The Daily Gamecock

Best protest songs of the past year

Lady Gaga performs at half time of Super Bowl LI on Sunday, Feb. 5, 2017 at the NRG Stadium in Houston, Texas. (Lionel Hahn/Abaca Press/TNS)
Lady Gaga performs at half time of Super Bowl LI on Sunday, Feb. 5, 2017 at the NRG Stadium in Houston, Texas. (Lionel Hahn/Abaca Press/TNS)

Music has a longstanding tradition of serving as a creative platform for artists to easily disseminate their message. Moments in history that are especially tumultuous may draw greater inspiration from musicians — Billie Holiday’s rendition of “Strange Fruit” in the midst of Jim Crow, CCR’s “Fortunate Son” sounding off on the Vietnam War and Beyoncé bringing celebration of black features and culture to the forefront in “Formation,” to name a few. Our country’s political landscape since the beginning of the election is no exception; there has been no shortage of songwriting material, and many musicians have not shied away from weighing in on current events. These songs may not appear in the Top 40 but, years from now, they will have preserved sentiments that represent life today. Below are some of the most enjoyable protest songs released since this time last year.

“I Give You Power” by Arcade Fire ft. Mavis Staples

Grammy-winners and SNL regulars Arcade Fire broke their seemingly endless creative silence with “I Give You Power” on the eve of the presidential inauguration. The song consists mostly of electronic beats, uncharacteristic of the traditionally alt rock-centric band. The discordant sounds put the listener off-balance, but the strong vocals of the duet play atop them harmoniously. R&B veteran Mavis Staples — who appeared on "Rolling Stone’s" list of the top 100 singers of all time, and was featured on the soundtrack for the first season of “Orange Is the New Black” — brings a certain frigidity to the mic that she has never been known for. Staples and Arcade Fire frontman Win Butler sing with a cold urgency in their voices, giving weight to their words. They echo, “I give you power, over me ... I could take it away.” Considering its release date, the song’s lyrics show the artists speaking directly to elected officials and calling attention to the state of American democracy. Never ones to get overtly political, Arcade Fire unleashes their dissatisfaction with the outcome of November’s election as creatively as they're wont to do.

“Noble Nobles” by Esperanza Spalding

Bass connoisseur and Joni Mitchell sound-alike Esperanza Spalding sings of the beginnings of the slave trade in an otherwise light-hearted tune. Spalding weaves through years of history effortlessly with poetic, even enviable, songwriting: “Drinking dapper gents in wig and rosy cultured views toasting the news.” The most provocative set of lyrics, “Talking founding fathers with a free philosophy / That don’t mention me / Or the stain of red blood on their hands at all,” reminds listeners of America’s troubled past with extending equal rights to all its citizens. Spalding refers to the first colonizers as “noble nobles,” and remarks of their title, “what a savage myth.” Spalding casts doubt on the tradition of teaching about historical figures as if they could do no wrong (e.g., Christopher Columbus, Andrew Jackson, etc.). She also doesn’t hide her black and Hispanic heritage, instead channeling her perspective into her art at a time when treatment of minorities is in great question.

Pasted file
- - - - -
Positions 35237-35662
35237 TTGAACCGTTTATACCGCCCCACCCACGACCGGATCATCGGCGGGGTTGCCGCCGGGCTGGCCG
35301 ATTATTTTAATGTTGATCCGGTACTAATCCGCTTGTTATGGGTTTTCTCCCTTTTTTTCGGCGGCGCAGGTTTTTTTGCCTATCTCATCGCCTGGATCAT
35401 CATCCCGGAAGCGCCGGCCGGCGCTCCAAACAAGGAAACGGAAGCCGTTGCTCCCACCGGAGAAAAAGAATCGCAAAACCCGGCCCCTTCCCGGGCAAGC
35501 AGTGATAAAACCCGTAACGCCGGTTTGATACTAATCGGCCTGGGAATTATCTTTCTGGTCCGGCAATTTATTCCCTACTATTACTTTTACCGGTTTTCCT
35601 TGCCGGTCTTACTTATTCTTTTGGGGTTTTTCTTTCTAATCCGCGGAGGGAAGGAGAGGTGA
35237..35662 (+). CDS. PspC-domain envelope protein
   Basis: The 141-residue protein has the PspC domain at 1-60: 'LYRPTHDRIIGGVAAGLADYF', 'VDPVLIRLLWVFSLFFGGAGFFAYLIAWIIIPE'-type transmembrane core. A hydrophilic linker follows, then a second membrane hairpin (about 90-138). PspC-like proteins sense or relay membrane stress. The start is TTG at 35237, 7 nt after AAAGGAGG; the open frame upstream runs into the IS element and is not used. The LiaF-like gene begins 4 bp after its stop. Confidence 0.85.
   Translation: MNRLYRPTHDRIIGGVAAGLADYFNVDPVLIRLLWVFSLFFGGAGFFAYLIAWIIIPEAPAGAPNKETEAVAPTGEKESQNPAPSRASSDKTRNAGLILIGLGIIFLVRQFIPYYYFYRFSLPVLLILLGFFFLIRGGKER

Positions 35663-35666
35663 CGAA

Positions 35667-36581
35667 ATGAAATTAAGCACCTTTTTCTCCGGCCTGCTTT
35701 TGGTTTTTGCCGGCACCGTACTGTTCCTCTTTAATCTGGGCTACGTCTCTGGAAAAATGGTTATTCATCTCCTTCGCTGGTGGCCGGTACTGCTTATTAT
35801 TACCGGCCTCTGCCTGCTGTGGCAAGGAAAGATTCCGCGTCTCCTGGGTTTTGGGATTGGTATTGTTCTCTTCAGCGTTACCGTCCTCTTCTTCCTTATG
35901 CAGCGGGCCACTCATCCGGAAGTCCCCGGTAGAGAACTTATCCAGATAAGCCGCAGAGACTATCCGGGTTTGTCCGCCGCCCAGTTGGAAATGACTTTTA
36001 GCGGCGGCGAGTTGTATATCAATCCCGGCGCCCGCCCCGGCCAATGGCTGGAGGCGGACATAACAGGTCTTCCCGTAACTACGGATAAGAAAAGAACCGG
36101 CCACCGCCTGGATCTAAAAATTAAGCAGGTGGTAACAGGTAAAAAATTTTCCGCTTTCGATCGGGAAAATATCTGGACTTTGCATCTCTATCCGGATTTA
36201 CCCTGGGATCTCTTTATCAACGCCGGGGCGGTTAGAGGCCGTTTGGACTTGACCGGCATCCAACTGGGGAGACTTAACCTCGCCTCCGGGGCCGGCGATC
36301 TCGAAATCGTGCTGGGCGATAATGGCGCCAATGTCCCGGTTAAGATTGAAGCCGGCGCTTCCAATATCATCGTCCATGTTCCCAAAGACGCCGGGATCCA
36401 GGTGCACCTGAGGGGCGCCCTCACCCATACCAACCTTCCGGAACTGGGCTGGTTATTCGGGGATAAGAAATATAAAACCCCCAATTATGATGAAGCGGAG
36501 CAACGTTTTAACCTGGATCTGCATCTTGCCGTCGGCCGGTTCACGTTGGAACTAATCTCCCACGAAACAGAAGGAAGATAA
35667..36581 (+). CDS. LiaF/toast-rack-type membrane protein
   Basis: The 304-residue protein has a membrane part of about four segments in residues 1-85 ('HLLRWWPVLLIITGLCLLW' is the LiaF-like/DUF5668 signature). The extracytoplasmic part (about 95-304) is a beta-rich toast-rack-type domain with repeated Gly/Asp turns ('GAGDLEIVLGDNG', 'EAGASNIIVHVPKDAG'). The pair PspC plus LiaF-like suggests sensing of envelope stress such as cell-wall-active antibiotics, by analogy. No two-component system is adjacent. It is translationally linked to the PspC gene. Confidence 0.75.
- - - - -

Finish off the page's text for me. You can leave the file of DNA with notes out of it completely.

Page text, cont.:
“Have Some Love” by Childish Gambino

Donald Glover, a.k.a. Childish Gambino, departed from his roots in rap to release a completely funk-focused record in December. Glover pays homage to Kool & the Gang, Parliament and Sly & The Family Stone among others throughout the album, using fundamental elements pioneered in their ‘60s and ‘70s classics — namely soulful choirs, heavy bass to anchor a number of songs and the singer belting out impassioned cries over the music at points. In “Have Some Love,” he takes a page directly from Parliament with an upbeat rhythm and vast array of singing registers, including bass voices straight out of “Give Up the Funk.” Finding solidarity during hardship is a theme central to the song, in the same vein as Dr. Martin Luther King, Jr. advocating for protesting with love. Through its cool groove and nuanced arrangement, the singers encourage, “Have a word for your brother / Have some time for one another / Really love one another / It’s so hard to find.” In this divisive a time in American politics, it’s helpful for all of us to remember that we’re ultimately on the same team and to have some love for each other.

“Angel Down” by Lady Gaga

Released on her recent “Joanne,” Lady Gaga takes the four-minute track to speak on the shooting death of Trayvon Martin. With the feel that it’s emanating from a music box, the song lulls listeners with its subdued tempo and Gaga’s tame vocals. Gaga stores up her trademark vocal strength for the final instance of the line “Where are our leaders?” The angel represents Martin, and “Why do people just stand around?” questions people’s reactions, or lack thereof, to his death. Other lyrics allude to the singer doubting her faith with such tragedy occurring in the world. Serene and introspective, the song causes one to think of recent instances of violence and what is done on a larger scale to prevent them or reprimand those behind the acts.

For all the controversy surrounding this election cycle, we still have free speech at our disposal. Protest songs emblematize this democratic right, transcend genre and style and disperse meaningful messages to all music lovers. Here, music is created with the purpose of contemplating the world and subsequently providing a thoughtful critique of society. Since last year, artists have produced an expansive catalog of good, memorable songs that will be reflective of our current climate for years to come.